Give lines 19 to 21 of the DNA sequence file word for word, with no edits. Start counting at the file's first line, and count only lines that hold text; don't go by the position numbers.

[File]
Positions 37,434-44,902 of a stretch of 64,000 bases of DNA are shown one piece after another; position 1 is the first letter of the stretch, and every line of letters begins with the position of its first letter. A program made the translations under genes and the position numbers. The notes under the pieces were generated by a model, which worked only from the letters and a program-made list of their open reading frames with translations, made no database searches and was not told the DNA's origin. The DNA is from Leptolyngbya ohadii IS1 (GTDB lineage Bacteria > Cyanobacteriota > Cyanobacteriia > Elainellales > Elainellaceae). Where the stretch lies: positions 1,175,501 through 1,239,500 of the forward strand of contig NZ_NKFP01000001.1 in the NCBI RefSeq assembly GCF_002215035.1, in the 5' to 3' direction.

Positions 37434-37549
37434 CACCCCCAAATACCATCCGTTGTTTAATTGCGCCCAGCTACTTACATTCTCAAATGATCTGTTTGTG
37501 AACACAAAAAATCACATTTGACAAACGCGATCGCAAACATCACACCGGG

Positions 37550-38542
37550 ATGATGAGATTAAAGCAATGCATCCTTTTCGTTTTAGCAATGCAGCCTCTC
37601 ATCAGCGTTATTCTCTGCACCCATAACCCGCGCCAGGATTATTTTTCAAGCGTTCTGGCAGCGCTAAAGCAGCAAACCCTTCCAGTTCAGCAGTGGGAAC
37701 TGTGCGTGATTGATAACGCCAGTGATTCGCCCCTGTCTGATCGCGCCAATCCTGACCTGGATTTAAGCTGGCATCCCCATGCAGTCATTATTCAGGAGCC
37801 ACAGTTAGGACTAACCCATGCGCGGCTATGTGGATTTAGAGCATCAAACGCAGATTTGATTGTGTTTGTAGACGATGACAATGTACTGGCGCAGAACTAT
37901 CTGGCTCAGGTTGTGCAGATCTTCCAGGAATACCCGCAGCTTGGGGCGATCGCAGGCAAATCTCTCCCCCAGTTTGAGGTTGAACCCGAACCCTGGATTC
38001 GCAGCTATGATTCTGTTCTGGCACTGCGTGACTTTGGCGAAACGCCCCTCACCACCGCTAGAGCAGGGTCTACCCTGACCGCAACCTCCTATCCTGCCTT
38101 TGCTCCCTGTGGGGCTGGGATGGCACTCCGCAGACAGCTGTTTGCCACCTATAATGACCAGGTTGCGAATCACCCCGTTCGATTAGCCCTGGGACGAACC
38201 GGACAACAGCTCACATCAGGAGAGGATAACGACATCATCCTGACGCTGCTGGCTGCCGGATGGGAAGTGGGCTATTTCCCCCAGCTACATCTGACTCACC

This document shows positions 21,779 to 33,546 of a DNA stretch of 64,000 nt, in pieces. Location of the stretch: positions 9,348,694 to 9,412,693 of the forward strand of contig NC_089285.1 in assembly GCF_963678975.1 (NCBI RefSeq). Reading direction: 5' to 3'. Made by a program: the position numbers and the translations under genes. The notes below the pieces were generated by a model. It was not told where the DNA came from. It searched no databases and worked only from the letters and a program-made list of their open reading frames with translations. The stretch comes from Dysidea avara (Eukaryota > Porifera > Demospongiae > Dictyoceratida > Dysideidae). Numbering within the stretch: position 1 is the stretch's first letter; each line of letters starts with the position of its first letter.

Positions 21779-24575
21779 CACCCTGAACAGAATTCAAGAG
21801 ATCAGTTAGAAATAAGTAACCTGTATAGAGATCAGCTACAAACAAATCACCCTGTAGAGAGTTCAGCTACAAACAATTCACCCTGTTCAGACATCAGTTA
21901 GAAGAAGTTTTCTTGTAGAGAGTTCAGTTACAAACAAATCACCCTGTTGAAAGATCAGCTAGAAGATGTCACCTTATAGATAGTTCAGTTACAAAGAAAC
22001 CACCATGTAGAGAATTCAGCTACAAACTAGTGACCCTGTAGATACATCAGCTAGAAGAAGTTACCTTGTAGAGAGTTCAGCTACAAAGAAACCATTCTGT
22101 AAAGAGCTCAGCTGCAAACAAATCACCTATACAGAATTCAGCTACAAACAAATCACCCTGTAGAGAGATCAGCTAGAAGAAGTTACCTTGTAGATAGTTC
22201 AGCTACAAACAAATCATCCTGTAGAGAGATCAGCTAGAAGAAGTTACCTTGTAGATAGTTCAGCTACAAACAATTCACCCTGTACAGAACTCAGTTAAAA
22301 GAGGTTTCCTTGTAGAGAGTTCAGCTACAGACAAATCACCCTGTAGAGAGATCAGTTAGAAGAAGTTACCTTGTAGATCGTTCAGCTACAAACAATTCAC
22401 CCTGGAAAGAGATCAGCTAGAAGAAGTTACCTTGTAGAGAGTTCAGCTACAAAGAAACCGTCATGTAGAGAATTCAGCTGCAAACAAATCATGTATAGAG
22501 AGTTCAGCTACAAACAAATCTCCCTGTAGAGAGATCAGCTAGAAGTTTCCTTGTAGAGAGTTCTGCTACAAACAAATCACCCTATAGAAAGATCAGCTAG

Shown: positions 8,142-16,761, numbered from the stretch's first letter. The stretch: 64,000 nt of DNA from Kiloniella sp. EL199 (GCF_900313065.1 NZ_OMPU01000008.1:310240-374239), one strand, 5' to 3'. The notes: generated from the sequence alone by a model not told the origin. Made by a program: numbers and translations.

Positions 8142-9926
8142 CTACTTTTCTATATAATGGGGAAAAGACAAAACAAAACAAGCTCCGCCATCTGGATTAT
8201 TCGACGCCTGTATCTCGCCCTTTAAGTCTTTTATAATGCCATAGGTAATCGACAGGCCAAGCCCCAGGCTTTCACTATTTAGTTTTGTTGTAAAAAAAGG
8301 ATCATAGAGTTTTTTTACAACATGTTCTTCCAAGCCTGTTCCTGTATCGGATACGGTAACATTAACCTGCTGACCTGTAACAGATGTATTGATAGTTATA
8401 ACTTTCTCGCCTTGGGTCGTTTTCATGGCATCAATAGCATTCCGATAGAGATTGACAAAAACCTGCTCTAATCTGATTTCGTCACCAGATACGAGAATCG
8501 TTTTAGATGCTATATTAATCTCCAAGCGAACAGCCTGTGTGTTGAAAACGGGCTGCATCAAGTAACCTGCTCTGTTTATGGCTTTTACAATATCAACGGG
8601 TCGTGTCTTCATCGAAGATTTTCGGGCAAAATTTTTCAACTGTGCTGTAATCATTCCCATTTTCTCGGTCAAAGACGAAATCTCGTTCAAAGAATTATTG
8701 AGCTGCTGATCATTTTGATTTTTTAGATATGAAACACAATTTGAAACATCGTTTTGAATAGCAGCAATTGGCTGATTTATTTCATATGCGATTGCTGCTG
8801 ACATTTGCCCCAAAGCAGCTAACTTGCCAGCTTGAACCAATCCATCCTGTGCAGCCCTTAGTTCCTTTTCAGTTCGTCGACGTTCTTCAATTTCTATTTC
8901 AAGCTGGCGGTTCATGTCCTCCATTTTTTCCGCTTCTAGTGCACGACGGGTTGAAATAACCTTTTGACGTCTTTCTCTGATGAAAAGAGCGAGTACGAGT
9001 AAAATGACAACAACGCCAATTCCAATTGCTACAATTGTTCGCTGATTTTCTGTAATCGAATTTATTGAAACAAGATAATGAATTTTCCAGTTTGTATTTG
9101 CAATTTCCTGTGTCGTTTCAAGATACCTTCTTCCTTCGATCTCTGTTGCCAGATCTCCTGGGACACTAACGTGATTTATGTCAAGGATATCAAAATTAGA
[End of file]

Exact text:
22001 CACCATGTAGAGAATTCAGCTACAAACTAGTGACCCTGTAGATACATCAGCTAGAAGAAGTTACCTTGTAGAGAGTTCAGCTACAAAGAAACCATTCTGT
22101 AAAGAGCTCAGCTGCAAACAAATCACCTATACAGAATTCAGCTACAAACAAATCACCCTGTAGAGAGATCAGCTAGAAGAAGTTACCTTGTAGATAGTTC
22201 AGCTACAAACAAATCATCCTGTAGAGAGATCAGCTAGAAGAAGTTACCTTGTAGATAGTTCAGCTACAAACAATTCACCCTGTACAGAACTCAGTTAAAA